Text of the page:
Rather than staying sedentary after a workout, it helps to switch into recovery mode. Yes, a cool down is just as important (read why here), but afterward, it’s good to practice some mobility drills to keep your body in tip-top shape and to improve the recovery process. Mobility training is a form of active recovery that helps you to tune into your body and incorporate quality movement. You have the opportunity to slow down, work on technique, and make subtle adjustments or improvements to your physical skills. So, take advantage of this time to assess your body for any muscle weaknesses and imbalances; treat it like a sort of “checking in” to see where you’re at and what needs to be improved. (Which again helps to improve your physical performance, whether it’s sports, daily chore work, recreational activities, or working out.) Mobility also allows you to resolve any minor pains or soreness that, in the long run, could lead to potential injuries. Prevention is key, after all! 
Good for the Joints
If only our joints could speak, then we’d know that a triple-threat of diet, exercise, and proper recovery helps to keep them in great shape. Mobility training itself helps to protect the joint from future injury as well as the wear-and-tear of overuse that comes from exercise. Rather than deteriorating over time, we can support them through healthy, full ranges of movement. Simple stretching isn’t going to cut it. In fact, according to research that was published in the Journal of Strength and Conditioning Research, static stretching in which you simply hold a stretch was shown to perform less optimally in comparison to mobility and active stretching. Mobility training, and exercise in general encourages the movement of synovial fluid, which helps to hydrate or cushion the joints, along with blood flow, helping to deliver important nutrients and oxygen to them. And movement itself relieves much of the pain and stiffness that comes from conditions like osteoarthritis. And the less movement we incorporate on a day to day basis the sooner our joints start to deteriorate. So, let’s keep it simple: Good, quality movement means happy joints!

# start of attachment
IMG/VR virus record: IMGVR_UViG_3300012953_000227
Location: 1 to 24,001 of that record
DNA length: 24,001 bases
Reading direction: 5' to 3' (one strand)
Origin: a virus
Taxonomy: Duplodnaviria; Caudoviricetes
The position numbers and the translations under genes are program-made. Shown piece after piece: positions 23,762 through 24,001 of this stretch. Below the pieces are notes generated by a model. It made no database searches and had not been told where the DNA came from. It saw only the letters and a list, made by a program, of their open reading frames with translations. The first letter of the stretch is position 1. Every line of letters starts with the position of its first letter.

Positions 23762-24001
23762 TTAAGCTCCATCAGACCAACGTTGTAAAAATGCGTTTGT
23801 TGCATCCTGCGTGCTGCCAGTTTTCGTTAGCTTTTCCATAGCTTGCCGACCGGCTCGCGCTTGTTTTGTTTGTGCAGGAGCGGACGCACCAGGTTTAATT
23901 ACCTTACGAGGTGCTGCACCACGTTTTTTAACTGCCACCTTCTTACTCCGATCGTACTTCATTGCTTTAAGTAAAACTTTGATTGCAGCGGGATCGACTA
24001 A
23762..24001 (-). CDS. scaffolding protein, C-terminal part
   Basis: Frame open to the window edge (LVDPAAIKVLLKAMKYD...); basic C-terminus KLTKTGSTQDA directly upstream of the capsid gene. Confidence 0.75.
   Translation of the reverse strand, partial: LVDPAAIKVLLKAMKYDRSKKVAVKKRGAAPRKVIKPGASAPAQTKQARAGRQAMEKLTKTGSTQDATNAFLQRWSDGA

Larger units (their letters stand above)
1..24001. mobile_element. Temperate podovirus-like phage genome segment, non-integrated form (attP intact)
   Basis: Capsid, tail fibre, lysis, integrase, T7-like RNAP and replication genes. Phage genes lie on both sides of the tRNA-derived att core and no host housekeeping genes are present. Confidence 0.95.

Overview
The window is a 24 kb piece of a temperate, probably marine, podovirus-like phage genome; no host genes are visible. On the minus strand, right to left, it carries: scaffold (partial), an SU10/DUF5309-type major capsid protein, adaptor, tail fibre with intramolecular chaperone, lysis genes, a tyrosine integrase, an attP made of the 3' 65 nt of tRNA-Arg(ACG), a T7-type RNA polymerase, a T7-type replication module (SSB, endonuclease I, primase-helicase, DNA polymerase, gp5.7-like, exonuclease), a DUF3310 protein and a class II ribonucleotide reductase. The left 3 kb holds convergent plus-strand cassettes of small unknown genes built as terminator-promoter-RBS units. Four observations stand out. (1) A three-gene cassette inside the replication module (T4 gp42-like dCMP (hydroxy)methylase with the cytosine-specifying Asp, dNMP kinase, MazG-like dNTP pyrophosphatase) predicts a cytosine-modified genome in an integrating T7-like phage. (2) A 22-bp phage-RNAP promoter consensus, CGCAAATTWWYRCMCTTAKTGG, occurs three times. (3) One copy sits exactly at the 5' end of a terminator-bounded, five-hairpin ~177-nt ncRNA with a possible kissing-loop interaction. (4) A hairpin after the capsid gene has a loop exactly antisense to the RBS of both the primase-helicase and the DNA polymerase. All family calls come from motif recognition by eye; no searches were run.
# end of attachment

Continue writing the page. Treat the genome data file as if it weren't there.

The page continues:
Are you ready to start incorporating mobility training into your routine, but don’t know where to start? Then I have a few recommendations. First, check out my Mob Therapy Checklist and Basic Tools for a primer on mobility training. I’ll be covering more about the factors behind a lack of mobility and the tools that I recommend for training. After that, you can start doing my Mob Therapy series, which covers a specific area in each session. For more diversity, there’s my Mobility Drills series, which works your entire body.
By now I hope you understand the importance of mobility training, and why every lifestyle would benefit from it. Let me know what you think in the comments!
Deadlifts: pull the weight from the floor to your thighs with a neutral back. Here’s how to Deadlift with proper form: Stand with your mid-foot under the barbell Bend over and grab the bar with a shoulder-width grip Bend your knees until your shins touch the bar Lift your chest up and straighten your lower back Take a big breath, hold it, and stand up with the weight Hold the weight for a…
The push-up has long been used to develop strength in the arms, shoulders and chest. However, the push-up is also a great core exercise. During the ex…